Quite often, I’d eat lunch alone because the peace and quiet (and food) helps with thinking. The company canteen a.k.a level 8 provides lots of cheap and tasty food, and I’d eat there a lot. Because most of the tables are usually full, I’d go to the counter to have my meal.
My work as an intern here this times involves writing some articles, and one of them happened to be about Kuala Lumpur. One idea led to the next, and I ended up at the Wiki page of History of Kuala Lumpur. Reading our beloved KL’s history, I stumbled upon a certain picture that looked oddly familiar.
‘The confluence where the Klang and Gombak rivers meet, is where Kuala Lumpur got its name’ was its caption. Muddy confluence. Kuala Lumpur.
My first thought was, “So it’s literally where the two rivers met la lolzerz.”
My second thought was, “Holy shit, is that Menara OCBC in the background?”
All this while, I never knew that during lunch I had been looking at the space where the 87 tin prospectors started their journey by foot to Ampang after the Malay chief at that time hired them in hopes of establishing a tin mine.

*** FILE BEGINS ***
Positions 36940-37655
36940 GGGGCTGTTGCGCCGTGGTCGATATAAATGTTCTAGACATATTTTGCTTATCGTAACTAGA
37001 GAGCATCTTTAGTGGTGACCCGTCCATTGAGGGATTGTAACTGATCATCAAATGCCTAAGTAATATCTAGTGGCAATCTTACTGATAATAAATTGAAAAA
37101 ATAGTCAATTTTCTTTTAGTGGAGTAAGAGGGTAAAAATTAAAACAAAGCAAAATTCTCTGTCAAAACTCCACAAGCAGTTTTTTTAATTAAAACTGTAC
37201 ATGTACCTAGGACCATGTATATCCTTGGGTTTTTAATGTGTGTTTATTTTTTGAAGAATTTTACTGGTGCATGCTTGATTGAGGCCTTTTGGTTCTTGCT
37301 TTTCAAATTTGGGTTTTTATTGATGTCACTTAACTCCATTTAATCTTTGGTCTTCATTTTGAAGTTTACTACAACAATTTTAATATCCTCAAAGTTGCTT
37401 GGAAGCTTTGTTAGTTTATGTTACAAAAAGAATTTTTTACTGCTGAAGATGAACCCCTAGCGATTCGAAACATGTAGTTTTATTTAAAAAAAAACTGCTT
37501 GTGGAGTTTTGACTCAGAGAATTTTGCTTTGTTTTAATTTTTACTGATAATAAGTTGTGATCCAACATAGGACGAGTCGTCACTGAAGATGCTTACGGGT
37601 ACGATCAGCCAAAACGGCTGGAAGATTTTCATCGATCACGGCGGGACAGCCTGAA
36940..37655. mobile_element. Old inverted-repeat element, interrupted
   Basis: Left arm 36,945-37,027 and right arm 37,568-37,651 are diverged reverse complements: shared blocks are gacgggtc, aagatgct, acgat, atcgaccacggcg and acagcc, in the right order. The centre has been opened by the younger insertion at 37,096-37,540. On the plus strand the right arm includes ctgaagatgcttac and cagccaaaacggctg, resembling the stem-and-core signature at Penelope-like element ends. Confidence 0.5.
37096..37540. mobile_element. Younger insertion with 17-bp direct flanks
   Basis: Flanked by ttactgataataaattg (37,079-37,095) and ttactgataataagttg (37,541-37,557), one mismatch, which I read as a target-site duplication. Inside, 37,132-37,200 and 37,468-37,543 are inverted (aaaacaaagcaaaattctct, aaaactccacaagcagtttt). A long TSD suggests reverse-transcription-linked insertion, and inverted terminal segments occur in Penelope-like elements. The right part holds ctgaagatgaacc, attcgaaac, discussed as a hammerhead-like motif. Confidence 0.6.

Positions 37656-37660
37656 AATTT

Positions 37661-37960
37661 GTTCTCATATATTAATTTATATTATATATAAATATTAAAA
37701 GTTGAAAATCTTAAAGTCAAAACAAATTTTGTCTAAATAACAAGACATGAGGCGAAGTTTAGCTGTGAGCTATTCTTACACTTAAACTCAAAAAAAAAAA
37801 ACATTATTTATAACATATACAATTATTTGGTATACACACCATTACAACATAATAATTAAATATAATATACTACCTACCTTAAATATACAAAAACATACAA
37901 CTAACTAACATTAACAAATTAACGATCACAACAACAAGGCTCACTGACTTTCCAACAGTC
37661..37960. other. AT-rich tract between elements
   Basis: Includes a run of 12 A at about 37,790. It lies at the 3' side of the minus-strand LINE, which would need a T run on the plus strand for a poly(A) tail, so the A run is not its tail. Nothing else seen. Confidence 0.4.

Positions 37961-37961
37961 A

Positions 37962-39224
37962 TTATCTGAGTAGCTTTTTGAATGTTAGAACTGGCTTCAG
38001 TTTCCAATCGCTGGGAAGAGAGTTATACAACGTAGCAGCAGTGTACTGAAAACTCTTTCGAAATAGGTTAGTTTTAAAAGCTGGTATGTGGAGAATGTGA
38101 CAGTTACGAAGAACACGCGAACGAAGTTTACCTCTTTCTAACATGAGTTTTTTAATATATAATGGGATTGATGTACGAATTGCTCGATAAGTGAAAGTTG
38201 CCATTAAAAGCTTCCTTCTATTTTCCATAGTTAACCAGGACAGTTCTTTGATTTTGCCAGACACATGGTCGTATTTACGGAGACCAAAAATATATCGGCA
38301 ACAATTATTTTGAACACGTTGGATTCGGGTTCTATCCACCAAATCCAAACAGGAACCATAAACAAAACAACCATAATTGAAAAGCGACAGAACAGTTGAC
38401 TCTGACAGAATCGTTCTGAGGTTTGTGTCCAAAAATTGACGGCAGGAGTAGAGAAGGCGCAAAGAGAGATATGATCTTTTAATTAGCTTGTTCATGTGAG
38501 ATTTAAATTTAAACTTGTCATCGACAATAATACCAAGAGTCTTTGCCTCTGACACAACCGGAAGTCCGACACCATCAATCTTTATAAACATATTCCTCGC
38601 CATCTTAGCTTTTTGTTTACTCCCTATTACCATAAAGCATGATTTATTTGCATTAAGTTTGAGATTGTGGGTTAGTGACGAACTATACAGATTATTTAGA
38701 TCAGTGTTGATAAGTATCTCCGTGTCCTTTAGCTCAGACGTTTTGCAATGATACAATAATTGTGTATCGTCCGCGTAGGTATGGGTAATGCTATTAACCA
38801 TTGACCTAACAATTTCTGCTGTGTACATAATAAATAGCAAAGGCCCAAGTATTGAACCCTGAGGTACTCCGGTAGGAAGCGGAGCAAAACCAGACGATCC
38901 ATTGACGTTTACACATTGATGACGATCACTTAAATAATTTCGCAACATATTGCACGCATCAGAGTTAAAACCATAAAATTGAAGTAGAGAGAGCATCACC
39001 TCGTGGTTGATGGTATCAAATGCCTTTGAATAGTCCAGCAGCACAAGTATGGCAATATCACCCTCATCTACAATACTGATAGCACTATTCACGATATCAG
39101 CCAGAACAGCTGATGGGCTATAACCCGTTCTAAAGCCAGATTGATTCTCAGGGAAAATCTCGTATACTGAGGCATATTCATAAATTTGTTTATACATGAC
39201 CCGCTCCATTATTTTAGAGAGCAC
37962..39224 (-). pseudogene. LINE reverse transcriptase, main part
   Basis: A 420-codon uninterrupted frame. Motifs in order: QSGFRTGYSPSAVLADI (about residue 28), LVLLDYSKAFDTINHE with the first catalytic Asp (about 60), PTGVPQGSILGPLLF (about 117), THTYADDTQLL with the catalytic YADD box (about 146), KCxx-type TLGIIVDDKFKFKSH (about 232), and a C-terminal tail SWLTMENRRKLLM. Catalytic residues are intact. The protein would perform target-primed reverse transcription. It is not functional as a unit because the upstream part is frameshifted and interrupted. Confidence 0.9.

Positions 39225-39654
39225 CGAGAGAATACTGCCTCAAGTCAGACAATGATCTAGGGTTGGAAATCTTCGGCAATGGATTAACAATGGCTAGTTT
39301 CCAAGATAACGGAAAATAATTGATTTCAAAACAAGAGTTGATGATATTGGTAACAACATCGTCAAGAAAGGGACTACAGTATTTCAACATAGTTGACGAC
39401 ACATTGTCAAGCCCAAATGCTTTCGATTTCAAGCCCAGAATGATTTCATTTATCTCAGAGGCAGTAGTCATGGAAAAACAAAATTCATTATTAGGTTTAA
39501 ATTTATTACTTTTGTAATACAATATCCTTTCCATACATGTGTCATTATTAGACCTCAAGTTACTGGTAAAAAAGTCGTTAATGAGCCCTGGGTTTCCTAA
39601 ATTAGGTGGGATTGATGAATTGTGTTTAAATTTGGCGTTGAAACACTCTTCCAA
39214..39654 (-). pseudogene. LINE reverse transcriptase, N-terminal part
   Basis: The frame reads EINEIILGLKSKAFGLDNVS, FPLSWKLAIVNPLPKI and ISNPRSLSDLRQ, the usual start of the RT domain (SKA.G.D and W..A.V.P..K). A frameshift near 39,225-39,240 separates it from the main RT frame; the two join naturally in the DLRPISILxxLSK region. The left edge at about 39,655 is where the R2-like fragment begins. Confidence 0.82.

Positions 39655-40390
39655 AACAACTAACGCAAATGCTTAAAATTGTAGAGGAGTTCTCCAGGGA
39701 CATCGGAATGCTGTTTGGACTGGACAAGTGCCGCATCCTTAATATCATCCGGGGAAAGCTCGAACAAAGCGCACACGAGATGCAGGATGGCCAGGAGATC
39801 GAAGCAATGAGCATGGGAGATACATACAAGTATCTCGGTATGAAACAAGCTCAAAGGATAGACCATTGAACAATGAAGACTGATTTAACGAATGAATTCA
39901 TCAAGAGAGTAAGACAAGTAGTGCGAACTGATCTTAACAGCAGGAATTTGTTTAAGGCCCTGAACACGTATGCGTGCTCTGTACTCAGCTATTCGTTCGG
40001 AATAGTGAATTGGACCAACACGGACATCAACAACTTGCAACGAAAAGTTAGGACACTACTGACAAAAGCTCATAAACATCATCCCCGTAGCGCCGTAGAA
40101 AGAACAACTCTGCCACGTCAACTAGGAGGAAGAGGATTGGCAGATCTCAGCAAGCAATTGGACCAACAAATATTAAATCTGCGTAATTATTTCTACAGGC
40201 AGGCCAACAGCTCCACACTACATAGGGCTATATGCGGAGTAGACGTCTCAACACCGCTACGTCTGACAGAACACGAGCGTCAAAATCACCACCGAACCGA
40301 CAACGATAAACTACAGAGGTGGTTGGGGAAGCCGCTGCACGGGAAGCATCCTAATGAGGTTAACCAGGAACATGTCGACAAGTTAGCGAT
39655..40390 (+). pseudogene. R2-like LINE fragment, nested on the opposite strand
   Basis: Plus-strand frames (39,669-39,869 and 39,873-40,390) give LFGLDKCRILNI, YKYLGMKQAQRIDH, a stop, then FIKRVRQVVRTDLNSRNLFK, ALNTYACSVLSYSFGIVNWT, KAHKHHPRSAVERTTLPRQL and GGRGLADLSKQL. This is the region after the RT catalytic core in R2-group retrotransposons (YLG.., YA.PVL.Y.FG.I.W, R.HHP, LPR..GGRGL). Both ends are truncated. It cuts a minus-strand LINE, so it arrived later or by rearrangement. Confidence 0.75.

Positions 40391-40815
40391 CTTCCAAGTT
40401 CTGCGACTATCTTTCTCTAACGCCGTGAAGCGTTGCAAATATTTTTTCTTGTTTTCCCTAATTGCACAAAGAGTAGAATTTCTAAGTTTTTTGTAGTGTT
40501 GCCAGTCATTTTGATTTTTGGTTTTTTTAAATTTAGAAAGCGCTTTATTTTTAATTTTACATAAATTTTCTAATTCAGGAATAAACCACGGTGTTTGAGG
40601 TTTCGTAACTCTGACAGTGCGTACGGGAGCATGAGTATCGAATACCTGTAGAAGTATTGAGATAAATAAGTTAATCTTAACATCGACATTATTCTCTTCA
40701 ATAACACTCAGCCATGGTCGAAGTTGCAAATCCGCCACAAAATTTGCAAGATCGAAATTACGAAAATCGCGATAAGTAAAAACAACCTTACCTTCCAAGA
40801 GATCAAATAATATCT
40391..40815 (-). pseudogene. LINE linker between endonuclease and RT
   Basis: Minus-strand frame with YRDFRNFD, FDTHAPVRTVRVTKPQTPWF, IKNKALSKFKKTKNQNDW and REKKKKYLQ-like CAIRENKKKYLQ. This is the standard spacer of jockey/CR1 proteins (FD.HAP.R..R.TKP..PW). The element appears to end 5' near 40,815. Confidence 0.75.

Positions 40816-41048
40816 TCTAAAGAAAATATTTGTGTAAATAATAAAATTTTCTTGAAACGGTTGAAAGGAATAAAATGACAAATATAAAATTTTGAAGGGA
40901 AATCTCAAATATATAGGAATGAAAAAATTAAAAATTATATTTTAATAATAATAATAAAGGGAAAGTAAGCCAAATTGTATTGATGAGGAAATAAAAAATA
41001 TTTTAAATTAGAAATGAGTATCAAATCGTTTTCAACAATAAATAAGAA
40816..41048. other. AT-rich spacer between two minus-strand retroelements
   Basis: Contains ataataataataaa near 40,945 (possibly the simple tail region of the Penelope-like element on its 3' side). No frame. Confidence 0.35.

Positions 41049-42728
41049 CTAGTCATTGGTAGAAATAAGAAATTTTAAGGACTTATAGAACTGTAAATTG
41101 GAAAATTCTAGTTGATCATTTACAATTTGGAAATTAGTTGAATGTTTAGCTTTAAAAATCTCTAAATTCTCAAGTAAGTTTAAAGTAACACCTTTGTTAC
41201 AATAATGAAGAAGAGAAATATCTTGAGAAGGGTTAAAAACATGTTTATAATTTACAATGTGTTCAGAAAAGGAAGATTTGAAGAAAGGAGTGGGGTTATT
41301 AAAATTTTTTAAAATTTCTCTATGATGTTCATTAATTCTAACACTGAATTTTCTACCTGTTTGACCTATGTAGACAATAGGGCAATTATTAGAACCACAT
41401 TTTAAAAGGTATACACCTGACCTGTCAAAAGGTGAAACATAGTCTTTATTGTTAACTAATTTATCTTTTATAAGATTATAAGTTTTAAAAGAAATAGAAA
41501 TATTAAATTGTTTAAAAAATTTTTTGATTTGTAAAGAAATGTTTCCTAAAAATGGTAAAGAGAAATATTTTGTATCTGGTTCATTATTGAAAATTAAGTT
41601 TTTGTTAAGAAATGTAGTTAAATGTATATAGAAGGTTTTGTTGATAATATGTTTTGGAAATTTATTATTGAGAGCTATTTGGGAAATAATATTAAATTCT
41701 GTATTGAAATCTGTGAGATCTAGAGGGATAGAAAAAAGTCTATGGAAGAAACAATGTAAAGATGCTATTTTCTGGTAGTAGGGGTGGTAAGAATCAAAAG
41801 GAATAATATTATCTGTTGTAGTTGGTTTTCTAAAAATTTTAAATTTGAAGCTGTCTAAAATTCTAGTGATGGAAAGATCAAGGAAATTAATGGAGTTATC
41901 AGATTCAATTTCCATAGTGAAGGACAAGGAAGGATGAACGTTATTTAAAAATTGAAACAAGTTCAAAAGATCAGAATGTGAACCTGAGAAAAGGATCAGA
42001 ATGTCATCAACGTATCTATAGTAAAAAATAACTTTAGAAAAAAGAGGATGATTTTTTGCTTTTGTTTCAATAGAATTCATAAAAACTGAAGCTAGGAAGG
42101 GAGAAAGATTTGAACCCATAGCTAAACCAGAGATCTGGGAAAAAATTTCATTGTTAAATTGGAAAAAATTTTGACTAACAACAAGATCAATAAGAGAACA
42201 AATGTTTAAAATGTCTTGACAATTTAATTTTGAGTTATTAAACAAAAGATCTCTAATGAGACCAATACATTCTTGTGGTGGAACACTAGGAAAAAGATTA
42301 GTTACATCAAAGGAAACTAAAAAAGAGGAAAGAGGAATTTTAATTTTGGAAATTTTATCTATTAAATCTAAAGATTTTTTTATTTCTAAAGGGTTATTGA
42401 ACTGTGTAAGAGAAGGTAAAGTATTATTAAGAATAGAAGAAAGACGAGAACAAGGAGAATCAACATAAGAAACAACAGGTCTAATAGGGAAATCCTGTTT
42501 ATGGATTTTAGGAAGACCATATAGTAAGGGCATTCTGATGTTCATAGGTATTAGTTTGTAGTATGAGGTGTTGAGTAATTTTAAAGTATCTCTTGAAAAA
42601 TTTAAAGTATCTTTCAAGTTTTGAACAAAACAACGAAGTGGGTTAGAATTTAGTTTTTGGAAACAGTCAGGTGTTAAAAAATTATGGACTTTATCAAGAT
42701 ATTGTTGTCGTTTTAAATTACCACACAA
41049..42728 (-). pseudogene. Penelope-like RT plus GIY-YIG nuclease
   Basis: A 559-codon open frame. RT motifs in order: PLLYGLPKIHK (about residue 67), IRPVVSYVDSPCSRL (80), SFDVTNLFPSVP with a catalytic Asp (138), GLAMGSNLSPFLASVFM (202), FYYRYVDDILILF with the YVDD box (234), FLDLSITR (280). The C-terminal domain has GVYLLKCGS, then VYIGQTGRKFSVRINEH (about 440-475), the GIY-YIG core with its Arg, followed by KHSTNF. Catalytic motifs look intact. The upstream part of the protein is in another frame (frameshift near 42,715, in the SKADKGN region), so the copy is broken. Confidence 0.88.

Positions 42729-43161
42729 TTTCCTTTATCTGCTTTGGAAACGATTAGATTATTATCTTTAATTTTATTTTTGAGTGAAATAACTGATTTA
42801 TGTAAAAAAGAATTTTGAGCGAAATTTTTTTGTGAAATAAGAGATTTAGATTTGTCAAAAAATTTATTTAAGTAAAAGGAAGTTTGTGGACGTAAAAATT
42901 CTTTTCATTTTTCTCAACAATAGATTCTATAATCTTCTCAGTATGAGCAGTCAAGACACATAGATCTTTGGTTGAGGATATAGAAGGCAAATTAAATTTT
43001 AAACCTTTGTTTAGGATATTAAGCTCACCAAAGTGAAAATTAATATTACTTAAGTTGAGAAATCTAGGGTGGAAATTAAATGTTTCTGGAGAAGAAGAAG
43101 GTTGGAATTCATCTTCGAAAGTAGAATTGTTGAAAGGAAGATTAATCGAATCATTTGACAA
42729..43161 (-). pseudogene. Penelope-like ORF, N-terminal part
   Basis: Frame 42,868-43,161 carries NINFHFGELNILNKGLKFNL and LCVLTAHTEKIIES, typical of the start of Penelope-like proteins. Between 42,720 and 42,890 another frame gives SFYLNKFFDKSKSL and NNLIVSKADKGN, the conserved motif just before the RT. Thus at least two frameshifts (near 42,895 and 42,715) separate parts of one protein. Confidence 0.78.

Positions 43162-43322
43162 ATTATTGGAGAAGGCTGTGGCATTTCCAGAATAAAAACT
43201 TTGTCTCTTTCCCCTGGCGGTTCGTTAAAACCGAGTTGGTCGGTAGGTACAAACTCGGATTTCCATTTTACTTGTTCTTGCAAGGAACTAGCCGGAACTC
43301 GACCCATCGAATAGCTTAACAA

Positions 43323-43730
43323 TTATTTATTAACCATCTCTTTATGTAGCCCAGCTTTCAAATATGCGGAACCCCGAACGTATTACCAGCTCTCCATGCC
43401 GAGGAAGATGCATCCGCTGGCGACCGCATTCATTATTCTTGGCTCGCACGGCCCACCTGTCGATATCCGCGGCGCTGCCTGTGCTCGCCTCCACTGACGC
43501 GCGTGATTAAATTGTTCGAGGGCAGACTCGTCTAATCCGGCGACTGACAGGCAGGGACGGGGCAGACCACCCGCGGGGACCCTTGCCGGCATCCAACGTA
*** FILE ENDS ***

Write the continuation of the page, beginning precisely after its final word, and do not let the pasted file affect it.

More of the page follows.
In 1857, the boats could only reach as far as where the two rivers meet for some reason and the miners had to leave and collect some supplies before starting their trek to the jungle we now call Ampang. The earliest settlement was established on the left side of the picture, and merchants came in to sell basic necessities to the miners in return for some tin.
After that, gangster Ah Loy dai lou set the precedent for law and order with 6 policemen only and the other gangsters respected him. Then came the Selangor Civil War, and a massive flood, which was followed by a fire that razed all the wooden buildings to the ground. At that point, Ah Loy’s British m8 Frank Swettenham was like
“Eh use bricks weh”
Dai lou was like
And then Brickfields came along.
I wonder if my colleagues know that during lunch at level 8, they had been staring at the most (if not, one of the most) historically significant place in Kuala Lumpur the whole time.
I won’t be surprised if they don’t because today, a lorry was parked right beside the river while its driver threw something in it, and a few people were (I think) sunbathing near the confluence. Well, they didn’t move and they were lying so I assumed they were. On the right of the sunbathers exists Dataran Merdeka; on their left, HSBC.
And to think that in between these two landmarks is where it all started for Kuala Lumpur, is something I had never expected.